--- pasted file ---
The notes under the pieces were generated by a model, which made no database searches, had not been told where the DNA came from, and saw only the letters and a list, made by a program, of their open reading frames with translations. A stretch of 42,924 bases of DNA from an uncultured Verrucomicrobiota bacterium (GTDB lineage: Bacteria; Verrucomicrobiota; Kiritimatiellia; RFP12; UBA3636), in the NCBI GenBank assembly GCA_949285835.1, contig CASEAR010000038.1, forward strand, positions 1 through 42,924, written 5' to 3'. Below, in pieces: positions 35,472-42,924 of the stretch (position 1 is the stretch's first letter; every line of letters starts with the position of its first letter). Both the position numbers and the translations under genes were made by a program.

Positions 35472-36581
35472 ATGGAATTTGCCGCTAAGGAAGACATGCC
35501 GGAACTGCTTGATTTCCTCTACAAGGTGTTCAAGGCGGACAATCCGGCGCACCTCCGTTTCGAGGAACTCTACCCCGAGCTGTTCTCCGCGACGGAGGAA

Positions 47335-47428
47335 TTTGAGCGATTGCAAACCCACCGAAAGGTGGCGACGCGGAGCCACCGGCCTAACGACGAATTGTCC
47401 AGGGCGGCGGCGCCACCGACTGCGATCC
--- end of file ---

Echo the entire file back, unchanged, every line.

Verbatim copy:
The notes under the pieces were generated by a model, which made no database searches, had not been told where the DNA came from, and saw only the letters and a list, made by a program, of their open reading frames with translations. A stretch of 42,924 bases of DNA from an uncultured Verrucomicrobiota bacterium (GTDB lineage: Bacteria; Verrucomicrobiota; Kiritimatiellia; RFP12; UBA3636), in the NCBI GenBank assembly GCA_949285835.1, contig CASEAR010000038.1, forward strand, positions 1 through 42,924, written 5' to 3'. Below, in pieces: positions 35,472-42,924 of the stretch (position 1 is the stretch's first letter; every line of letters starts with the position of its first letter). Both the position numbers and the translations under genes were made by a program.

Positions 35472-36581
35472 ATGGAATTTGCCGCTAAGGAAGACATGCC
35501 GGAACTGCTTGATTTCCTCTACAAGGTGTTCAAGGCGGACAATCCGGCGCACCTCCGTTTCGAGGAACTCTACCCCGAGCTGTTCTCCGCGACGGAGGAA

Positions 47335-47428
47335 TTTGAGCGATTGCAAACCCACCGAAAGGTGGCGACGCGGAGCCACCGGCCTAACGACGAATTGTCC
47401 AGGGCGGCGGCGCCACCGACTGCGATCC